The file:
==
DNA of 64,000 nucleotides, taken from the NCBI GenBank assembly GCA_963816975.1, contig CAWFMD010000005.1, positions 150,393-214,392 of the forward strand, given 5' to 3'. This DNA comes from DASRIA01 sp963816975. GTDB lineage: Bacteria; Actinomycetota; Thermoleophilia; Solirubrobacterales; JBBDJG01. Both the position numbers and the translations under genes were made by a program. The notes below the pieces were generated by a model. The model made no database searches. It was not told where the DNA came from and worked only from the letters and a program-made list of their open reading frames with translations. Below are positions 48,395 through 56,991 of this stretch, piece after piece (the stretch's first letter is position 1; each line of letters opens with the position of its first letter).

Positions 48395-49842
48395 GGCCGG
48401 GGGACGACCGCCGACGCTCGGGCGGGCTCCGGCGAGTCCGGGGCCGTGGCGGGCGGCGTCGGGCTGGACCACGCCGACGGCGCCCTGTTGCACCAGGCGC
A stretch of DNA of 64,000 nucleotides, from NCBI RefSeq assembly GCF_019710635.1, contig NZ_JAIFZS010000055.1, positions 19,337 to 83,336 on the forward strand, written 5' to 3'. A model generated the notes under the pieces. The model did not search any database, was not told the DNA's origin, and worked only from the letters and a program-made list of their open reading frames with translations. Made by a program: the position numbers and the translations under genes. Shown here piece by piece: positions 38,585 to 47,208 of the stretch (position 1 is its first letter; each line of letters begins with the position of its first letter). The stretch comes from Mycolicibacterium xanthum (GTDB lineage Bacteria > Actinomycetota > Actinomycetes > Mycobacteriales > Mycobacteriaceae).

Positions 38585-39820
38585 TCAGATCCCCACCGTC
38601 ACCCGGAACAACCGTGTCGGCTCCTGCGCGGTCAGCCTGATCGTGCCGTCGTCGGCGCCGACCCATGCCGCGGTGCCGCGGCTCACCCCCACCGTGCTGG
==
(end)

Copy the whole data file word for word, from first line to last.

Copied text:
DNA of 64,000 nucleotides, taken from the NCBI GenBank assembly GCA_963816975.1, contig CAWFMD010000005.1, positions 150,393-214,392 of the forward strand, given 5' to 3'. This DNA comes from DASRIA01 sp963816975. GTDB lineage: Bacteria; Actinomycetota; Thermoleophilia; Solirubrobacterales; JBBDJG01. Both the position numbers and the translations under genes were made by a program. The notes below the pieces were generated by a model. The model made no database searches. It was not told where the DNA came from and worked only from the letters and a program-made list of their open reading frames with translations. Below are positions 48,395 through 56,991 of this stretch, piece after piece (the stretch's first letter is position 1; each line of letters opens with the position of its first letter).

Positions 48395-49842
48395 GGCCGG
48401 GGGACGACCGCCGACGCTCGGGCGGGCTCCGGCGAGTCCGGGGCCGTGGCGGGCGGCGTCGGGCTGGACCACGCCGACGGCGCCCTGTTGCACCAGGCGC
A stretch of DNA of 64,000 nucleotides, from NCBI RefSeq assembly GCF_019710635.1, contig NZ_JAIFZS010000055.1, positions 19,337 to 83,336 on the forward strand, written 5' to 3'. A model generated the notes under the pieces. The model did not search any database, was not told the DNA's origin, and worked only from the letters and a program-made list of their open reading frames with translations. Made by a program: the position numbers and the translations under genes. Shown here piece by piece: positions 38,585 to 47,208 of the stretch (position 1 is its first letter; each line of letters begins with the position of its first letter). The stretch comes from Mycolicibacterium xanthum (GTDB lineage Bacteria > Actinomycetota > Actinomycetes > Mycobacteriales > Mycobacteriaceae).

Positions 38585-39820
38585 TCAGATCCCCACCGTC
38601 ACCCGGAACAACCGTGTCGGCTCCTGCGCGGTCAGCCTGATCGTGCCGTCGTCGGCGCCGACCCATGCCGCGGTGCCGCGGCTCACCCCCACCGTGCTGG